WASHINGTON (Reuters) - Democratic U.S. Senator Kamala Harris released on Sunday 15 years of tax returns through 2018, offering the most complete look to date at a presidential candidate’s finances.
Harris held public office during the years 2004 through 2018. With her husband, Douglas Emhoff, an attorney, she had a combined adjusted gross income in 2018 of about $1.89 million, and paid total taxes of about $697,000, according to the returns.
Harris and Emhoff, who have filed joint tax returns since marrying in 2014, have paid more than $2.2 million in federal taxes over the past five years at an average effective tax rate of 32.6 percent, according to her campaign.
Harris’ release of her tax filings follows that of fellow White House contenders like Senators Kirsten Gillibrand and Elizabeth Warren. Senator Bernie Sanders has said he will release his tax filings this week. Tax day is April 15 in the United States.
Democrats in the 2020 race have released their tax returns as Republican President Donald Trump resists moves by congressional investigators to review his tax filings in probes related to his businesses and Russian interference in the 2016 presidential election.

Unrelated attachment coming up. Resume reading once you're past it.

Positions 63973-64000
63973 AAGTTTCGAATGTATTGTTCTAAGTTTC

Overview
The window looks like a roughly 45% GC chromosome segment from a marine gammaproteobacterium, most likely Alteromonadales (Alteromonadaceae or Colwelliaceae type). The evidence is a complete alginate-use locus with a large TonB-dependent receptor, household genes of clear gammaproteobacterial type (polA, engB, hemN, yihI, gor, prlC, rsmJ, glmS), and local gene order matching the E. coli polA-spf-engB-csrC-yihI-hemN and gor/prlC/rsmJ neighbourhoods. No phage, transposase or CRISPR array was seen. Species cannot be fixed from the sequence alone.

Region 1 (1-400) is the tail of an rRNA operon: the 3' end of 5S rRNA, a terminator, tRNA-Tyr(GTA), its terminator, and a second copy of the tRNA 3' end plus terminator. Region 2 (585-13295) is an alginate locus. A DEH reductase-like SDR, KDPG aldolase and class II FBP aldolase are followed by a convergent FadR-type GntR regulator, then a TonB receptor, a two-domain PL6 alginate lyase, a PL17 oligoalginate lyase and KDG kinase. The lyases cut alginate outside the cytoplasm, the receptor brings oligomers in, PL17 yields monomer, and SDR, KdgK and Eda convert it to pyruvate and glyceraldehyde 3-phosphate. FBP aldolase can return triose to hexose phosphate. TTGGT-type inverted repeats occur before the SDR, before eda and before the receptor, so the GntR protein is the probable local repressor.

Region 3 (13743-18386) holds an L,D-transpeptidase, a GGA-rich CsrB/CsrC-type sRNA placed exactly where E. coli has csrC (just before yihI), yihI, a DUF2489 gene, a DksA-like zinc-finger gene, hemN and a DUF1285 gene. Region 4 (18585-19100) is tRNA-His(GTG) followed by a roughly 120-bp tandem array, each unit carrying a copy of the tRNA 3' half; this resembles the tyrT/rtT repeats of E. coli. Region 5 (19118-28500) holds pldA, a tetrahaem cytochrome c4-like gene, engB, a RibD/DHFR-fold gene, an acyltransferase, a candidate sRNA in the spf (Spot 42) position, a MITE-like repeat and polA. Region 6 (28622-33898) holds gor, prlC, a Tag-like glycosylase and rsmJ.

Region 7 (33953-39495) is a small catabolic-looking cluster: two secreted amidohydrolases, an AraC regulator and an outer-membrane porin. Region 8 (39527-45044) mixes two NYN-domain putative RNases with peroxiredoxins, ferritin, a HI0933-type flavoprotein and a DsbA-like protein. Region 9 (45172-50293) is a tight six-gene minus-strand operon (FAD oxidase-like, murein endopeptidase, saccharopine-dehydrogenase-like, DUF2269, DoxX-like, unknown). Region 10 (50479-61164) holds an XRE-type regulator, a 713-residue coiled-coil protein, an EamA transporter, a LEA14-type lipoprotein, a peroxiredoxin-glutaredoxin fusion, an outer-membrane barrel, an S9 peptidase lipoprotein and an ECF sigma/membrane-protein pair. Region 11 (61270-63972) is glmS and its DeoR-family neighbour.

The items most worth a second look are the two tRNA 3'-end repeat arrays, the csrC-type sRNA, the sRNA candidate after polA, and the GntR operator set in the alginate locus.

Trump is the first modern U.S. president not to release his tax returns to the public.
After taking control of the House of Representatives in the 2018 elections, Democrats passed a bill that would require presidential candidates to release their tax returns. It has not been voted on by the Senate, which is controlled by Republicans, but Harris supports such legislation.
Harris has also called for the repeal of the Republican tax law approved in 2017 that delivered major tax cuts to the wealthy and businesses.
In 2018, about $157,000 of Harris and Emhoff’s $1.89 million in income came from Harris’ salary as a U.S. senator, with the bulk of the rest reported as partnership income from Emhoff’s work at a law firm.
Before her marriage to Emhoff, most of the income Harris reported each year was from the salary she earned as California’s attorney general and, before that, as San Francisco’s district attorney.
(This version of the story corrects year of tax law to 2017 in paragraph 8)
Reporting by Amanda Becker; Editing by Susan Fenton
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